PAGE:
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Tony Siragusa
Tony Siragusa (cropped).jpg
No. 98
Position: Defensive tackle
Personal information
Born: (1967-05-14)May 14, 1967
Kenilworth, New Jersey
Died: June 22, 2022(2022-06-22) (aged 55)
Ortley Beach, New Jersey
Height: 6 ft 3 in (1.91 m)
Weight: 340 lb (154 kg)
Career information
High school: Brearley (Kenilworth, New Jersey)
College: Pittsburgh
Undrafted: 1990
Career history
Career highlights and awards
Career NFL statistics
Tackles: 562
Sacks: 22
Fumble recoveries: 9
Player stats at

Anthony Siragusa Sr. (May 14, 1967 – June 22, 2022), nicknamed "the Goose", was an American professional football player who was a defensive tackle for 12 seasons with the Indianapolis Colts and the Baltimore Ravens in the National Football League (NFL).

After his football career, he worked as a sideline analyst for NFL games broadcast on the Fox Network from 2003 to 2015. He hosted the home renovation program Man Caves on the DIY Network.

Early life

Siragusa attended David Brearley High School in Kenilworth, New Jersey. In high school, he played football and was also a member of the wrestling team. He was the New Jersey state wrestling champion with a 97–1 career record. In football, he played defensive line, punted, and place kicked. He had a 39-yard punting average and was 15-of-18 on extra point attempts.

College career

Siragusa attended the University of Pittsburgh and played college football for the Pittsburgh Panthers. He was a starting defensive tackle in his sophomore and junior seasons (1986 and 1987) under head coach Mike Gottfried.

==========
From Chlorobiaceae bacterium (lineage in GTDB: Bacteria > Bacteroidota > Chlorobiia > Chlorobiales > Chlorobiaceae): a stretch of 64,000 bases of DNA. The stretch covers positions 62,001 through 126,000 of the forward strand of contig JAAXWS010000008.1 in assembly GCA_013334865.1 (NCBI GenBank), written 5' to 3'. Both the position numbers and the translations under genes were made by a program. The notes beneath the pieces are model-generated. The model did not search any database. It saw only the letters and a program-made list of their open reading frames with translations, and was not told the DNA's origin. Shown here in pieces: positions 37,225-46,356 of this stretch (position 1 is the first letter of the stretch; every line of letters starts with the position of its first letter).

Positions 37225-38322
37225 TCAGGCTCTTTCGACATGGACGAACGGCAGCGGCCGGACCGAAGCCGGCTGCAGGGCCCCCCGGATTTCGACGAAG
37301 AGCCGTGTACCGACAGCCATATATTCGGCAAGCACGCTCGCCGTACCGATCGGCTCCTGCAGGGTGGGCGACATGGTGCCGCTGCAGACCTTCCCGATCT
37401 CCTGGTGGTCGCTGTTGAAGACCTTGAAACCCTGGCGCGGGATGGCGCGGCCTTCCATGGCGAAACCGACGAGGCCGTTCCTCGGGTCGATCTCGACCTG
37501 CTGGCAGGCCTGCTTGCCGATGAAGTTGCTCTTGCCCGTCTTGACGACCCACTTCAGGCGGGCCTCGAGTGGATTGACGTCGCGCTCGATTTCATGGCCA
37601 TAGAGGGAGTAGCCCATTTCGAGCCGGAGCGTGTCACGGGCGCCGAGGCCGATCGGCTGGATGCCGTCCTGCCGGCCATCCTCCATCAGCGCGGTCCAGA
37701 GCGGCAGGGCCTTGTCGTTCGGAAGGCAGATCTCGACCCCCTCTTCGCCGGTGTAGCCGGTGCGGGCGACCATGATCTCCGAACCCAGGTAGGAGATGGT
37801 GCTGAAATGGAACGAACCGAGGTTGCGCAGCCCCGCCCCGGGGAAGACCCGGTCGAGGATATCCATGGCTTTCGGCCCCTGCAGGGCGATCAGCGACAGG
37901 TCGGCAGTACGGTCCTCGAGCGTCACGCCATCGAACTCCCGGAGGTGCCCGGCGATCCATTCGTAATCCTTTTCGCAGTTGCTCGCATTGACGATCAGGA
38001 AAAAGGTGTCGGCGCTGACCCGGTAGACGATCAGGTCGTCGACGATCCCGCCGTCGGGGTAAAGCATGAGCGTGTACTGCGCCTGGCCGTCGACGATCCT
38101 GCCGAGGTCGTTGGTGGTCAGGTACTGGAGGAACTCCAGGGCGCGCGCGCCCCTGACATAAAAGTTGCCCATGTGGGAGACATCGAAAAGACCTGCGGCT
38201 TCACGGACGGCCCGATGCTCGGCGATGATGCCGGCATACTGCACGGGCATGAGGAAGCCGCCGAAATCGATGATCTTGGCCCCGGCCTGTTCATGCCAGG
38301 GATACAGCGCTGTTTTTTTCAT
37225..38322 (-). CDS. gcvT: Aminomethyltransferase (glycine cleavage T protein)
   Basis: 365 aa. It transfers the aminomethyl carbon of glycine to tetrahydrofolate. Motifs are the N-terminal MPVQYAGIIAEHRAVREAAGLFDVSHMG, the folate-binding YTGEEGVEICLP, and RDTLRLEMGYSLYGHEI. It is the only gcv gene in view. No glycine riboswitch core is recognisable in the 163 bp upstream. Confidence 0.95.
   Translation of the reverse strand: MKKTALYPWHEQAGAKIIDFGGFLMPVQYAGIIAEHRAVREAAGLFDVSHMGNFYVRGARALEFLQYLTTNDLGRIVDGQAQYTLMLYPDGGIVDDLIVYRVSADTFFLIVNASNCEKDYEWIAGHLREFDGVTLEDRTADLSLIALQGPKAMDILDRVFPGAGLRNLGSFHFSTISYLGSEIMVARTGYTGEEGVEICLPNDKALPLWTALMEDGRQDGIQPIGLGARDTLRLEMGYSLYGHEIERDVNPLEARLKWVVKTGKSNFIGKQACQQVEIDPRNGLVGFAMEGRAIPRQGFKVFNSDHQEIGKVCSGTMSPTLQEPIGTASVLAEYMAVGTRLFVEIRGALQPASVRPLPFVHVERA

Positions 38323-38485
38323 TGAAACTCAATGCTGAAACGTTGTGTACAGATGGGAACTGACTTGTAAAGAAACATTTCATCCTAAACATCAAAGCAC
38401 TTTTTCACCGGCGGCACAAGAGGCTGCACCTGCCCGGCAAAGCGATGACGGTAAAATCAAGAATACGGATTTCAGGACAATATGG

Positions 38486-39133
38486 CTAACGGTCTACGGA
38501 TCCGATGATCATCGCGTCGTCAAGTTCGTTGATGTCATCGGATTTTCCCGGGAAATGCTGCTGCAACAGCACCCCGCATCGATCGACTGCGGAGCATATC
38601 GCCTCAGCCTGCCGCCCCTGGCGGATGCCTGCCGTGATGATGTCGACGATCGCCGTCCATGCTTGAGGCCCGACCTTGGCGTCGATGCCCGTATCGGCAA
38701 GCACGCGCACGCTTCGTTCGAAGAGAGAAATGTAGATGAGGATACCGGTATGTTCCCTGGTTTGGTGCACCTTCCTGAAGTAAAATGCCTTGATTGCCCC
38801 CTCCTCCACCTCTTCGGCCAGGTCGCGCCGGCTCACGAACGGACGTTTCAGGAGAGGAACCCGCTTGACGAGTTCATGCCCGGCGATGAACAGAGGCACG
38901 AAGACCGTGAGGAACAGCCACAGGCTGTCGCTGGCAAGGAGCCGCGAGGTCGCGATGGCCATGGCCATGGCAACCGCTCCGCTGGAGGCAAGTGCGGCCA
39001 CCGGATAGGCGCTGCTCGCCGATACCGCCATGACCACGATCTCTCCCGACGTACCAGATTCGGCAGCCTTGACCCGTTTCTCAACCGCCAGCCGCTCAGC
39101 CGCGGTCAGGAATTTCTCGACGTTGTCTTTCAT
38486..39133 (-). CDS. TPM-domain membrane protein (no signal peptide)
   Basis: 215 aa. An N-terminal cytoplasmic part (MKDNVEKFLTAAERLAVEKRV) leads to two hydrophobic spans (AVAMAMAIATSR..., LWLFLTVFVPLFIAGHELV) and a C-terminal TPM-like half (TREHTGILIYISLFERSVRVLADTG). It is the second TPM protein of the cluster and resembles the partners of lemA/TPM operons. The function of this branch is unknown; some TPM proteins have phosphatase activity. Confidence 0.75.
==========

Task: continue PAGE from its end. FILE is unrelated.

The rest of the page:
During a practice in April 1988, Siragusa tore his left anterior cruciate ligament, and underwent surgery that forced him to sit out the entire 1988 season. Before his injury, Siragusa was considered a potential first-round draft pick, but afterwards, he was seen as such a risk that he went undrafted in the 1990 NFL draft.

Professional career

Indianapolis Colts

Siragusa was an undrafted free agent in 1990 and was signed by the Indianapolis Colts as a defensive tackle. He used to play nose tackle to draw the double teams when the Indianapolis Colts were in a 3-4 defense or 4-3 defense. As a rookie, he appeared in 13 games, started six games, and recorded one sack, 36 total tackles, and one fumble recovery. In the 1991 season, he appeared in 13 games, started six, and recorded two sacks, one fumble recovery, and 46 combined tackles. In the 1992 season, he appeared in all 16 games, started 12, and recorded three sacks and 65 combined tackles. In the 1993 season, he appeared in and started 14 games and recorded 1.5 sacks and 76 combined tackles. In the 1994 season, he appeared in and started all 16 games and recorded five sacks, 88 combined tackles, two forced fumbles, and one fumble recovery. In the 1995 season, he appeared in and started 14 games and recorded two sacks, 49 total tackles, and one forced fumble.